MySQL supports secure (encrypted) connections between MySQL
clients and the server using the Secure Sockets Layer (SSL)
protocol. This section discusses how to use SSL connections. For
information on how to require users to use SSL connections, see
the discussion of the
REQUIRE clause of the
GRANT statement in
Section 188.8.131.52, “GRANT Syntax”.
The standard configuration of MySQL is intended to be as fast as possible, so encrypted connections are not used by default. For applications that require the security provided by encrypted connections, the extra computation to encrypt the data is worthwhile.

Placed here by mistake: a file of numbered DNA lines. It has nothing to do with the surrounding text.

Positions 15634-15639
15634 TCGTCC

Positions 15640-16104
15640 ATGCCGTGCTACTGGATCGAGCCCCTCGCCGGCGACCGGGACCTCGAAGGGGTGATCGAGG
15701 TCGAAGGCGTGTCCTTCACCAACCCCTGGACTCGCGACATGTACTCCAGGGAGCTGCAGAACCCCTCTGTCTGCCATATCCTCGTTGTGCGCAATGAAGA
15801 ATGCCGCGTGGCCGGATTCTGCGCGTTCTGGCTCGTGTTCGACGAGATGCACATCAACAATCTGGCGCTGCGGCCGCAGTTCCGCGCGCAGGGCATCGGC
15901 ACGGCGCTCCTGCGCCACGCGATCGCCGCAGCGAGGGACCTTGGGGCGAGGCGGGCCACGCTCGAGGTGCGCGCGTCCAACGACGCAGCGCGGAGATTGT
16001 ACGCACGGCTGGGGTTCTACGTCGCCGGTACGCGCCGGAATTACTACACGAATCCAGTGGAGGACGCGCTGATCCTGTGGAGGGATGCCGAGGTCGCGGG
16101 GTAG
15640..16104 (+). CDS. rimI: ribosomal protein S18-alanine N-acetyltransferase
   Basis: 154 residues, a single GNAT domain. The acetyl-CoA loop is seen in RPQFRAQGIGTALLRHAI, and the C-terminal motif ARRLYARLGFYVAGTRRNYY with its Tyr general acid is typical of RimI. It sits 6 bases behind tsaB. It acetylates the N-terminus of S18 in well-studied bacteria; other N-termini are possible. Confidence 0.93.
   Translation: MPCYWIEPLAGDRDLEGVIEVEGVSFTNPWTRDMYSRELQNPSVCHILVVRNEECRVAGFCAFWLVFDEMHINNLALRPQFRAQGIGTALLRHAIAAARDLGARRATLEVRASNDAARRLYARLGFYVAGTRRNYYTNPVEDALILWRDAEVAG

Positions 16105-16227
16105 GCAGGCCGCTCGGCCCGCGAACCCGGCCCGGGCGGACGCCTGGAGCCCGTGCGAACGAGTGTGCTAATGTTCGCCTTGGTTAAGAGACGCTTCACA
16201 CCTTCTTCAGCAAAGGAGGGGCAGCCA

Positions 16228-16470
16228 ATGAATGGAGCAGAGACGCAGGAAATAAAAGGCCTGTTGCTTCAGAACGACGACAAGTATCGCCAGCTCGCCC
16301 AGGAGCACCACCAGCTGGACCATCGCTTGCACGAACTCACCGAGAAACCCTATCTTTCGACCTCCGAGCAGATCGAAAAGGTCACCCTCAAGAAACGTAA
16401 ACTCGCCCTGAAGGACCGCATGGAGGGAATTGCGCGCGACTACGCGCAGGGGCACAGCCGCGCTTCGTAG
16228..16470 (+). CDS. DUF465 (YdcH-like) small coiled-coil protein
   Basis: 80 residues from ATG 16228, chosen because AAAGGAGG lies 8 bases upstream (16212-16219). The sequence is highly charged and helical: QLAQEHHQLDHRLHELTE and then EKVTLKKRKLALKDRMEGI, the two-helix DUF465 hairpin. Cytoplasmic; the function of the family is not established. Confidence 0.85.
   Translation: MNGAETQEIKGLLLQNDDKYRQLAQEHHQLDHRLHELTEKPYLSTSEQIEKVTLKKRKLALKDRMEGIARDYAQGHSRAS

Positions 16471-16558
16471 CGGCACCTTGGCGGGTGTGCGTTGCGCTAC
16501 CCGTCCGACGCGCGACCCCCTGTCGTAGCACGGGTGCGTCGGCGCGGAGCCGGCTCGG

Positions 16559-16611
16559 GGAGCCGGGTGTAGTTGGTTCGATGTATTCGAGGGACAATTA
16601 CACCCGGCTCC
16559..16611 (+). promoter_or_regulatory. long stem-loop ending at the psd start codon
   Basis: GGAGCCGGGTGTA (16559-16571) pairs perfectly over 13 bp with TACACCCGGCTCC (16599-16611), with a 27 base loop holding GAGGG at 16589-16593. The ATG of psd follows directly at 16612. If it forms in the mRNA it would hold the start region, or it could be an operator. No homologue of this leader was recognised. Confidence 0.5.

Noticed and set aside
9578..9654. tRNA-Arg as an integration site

MySQL enables encryption on a per-connection basis. You can choose an unencrypted connection or a secure encrypted SSL connection according the requirements of individual applications.
Secure connections are based on the OpenSSL API and are available through the MySQL C API. Replication uses the C API, so secure connections can be used between master and slave servers. See Section 17.3.7, “Setting Up Replication Using SSL”.
Another way to connect securely is from within an SSH connection to the MySQL server host. For an example, see Section 6.3.11, “Connecting to MySQL Remotely from Windows with SSH”.